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vintage_pointing_hand_classic_round_sticker-rc1ff3495c7b84e39a2fe41939947c6c2_v9waf_8byvr_324Quick link to Synopsis of Letters

Purchased at a Connecticut flea market, this correspondence gives us a glimpse into the world of Jacob Bauer, a German immigrant who served in the 16th Connecticut. He and his wife lived in Berlin, Conn.

At the Battle of Antietam—the regiment’s first fight of the Civil War—Private Bauer survived physically unscathed. But the 16th Connecticut was routed  in a 40-acre cornfield outside the village of Sharpsburg, Md., on Sept. 17, 1862, suffering 43 killed and 161 wounded.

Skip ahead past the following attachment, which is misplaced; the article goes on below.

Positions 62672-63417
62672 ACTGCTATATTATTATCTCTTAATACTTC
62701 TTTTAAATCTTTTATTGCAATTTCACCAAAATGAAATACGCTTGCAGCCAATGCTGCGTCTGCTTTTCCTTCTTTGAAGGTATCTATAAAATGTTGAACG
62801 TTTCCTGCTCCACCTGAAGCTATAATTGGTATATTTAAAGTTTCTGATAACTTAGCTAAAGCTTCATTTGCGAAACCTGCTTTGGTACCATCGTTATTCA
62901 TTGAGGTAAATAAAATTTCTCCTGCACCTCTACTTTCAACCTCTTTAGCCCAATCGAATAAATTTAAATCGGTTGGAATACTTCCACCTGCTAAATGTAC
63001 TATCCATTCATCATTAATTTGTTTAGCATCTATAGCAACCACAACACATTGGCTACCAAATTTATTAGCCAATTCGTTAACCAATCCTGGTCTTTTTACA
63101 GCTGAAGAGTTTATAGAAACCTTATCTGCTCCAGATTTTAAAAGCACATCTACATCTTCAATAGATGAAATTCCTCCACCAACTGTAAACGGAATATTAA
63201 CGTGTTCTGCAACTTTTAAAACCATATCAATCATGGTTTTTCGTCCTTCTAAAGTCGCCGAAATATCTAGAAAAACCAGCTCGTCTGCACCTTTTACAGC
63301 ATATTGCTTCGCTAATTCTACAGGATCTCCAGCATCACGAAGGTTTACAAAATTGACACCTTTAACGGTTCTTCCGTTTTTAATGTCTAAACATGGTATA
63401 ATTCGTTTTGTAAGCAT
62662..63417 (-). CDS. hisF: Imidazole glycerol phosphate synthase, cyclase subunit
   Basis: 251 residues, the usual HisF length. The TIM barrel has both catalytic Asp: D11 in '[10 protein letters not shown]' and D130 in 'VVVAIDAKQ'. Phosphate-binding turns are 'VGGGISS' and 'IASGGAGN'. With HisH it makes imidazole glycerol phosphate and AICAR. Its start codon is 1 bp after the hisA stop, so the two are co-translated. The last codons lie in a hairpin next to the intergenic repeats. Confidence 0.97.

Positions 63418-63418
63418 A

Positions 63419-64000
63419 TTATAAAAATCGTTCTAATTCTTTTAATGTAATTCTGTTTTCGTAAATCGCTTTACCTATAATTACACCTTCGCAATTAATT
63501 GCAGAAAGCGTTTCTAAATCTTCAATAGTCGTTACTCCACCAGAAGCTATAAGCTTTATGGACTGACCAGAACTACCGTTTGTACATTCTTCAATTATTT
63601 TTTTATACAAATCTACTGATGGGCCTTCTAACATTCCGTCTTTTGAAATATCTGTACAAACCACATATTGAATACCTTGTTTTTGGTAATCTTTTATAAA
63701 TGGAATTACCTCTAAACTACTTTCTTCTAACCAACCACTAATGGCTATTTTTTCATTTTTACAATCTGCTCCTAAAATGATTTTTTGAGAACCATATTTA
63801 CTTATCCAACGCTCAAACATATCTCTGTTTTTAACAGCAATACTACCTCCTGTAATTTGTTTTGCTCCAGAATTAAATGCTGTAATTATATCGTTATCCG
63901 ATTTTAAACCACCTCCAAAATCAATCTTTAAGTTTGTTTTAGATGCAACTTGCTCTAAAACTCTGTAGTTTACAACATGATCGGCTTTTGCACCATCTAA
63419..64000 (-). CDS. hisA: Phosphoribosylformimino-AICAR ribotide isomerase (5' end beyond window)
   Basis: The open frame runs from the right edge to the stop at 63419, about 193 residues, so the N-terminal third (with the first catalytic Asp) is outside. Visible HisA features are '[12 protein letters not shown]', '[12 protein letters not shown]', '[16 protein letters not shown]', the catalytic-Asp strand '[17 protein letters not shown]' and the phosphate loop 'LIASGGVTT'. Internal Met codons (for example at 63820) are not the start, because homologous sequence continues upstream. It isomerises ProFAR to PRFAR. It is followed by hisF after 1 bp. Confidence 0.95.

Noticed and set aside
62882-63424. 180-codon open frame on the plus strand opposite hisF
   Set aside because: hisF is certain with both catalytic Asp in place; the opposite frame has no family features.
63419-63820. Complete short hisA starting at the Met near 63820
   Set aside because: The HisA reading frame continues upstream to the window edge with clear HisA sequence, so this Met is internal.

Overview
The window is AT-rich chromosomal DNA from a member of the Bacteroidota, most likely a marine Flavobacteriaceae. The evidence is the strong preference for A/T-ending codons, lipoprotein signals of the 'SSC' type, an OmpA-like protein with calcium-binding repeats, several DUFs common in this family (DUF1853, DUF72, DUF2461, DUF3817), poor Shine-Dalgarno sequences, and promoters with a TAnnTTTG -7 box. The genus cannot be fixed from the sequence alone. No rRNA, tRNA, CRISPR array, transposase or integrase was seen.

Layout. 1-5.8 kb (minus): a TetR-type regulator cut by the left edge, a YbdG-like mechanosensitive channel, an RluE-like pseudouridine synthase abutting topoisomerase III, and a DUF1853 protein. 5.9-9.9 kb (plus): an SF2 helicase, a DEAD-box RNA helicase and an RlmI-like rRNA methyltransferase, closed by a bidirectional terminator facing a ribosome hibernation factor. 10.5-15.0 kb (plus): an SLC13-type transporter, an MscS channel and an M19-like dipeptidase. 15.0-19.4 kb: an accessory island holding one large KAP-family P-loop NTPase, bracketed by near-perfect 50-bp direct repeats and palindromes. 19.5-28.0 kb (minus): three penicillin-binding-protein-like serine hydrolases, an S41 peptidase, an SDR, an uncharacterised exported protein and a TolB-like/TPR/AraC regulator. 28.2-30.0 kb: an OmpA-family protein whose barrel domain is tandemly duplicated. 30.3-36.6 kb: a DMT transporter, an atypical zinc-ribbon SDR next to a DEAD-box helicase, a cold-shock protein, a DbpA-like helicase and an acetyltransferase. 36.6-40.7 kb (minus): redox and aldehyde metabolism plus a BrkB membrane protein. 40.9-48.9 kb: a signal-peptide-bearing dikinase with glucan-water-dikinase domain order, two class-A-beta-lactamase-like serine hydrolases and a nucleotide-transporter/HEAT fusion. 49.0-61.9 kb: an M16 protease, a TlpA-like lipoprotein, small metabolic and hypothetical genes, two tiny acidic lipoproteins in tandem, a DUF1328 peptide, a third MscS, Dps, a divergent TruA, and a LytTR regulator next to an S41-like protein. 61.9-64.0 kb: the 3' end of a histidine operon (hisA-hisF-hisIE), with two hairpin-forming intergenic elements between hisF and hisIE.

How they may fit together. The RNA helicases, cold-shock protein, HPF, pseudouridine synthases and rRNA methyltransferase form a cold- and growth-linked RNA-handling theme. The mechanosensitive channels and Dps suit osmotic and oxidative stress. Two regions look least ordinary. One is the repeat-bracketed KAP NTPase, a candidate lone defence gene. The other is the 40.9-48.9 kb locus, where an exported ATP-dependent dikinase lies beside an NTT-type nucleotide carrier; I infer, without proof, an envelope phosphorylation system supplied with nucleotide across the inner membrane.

Bauer helped cheer wounded 16th Connecticut Private George Chamberlain at the German Reformed Church hospital in Sharpsburg, giving his friend his watch “to amuse him” and perhaps to take back home when he was well.

On April 20, 1864, Bauer, a sergeant, was captured at Plymouth, N. C., with most of the rest of his regiment and sent to Andersonville, the most notorious POW camp of the Rebellion. He somehow survived the camp where 13,000 other Union soldiers died; he was paroled on Dec. 10, 1864.

After the war, Bauer was active in veterans’ organizations. He died in 1931 at age 92, outliving his wife, Emily, and most of his fellow veterans. Bauer’s wife, with whom he had four children, died in 1900.

jacob&emily
1st Sgt Jacob Bauer & wife Emily at Suffolk, Va.—Sept 1863 (Conn. State Library)

GAR
In this 16th Connecticut Reunion, Bauer is the third from left in the front row (Conn. State Library)
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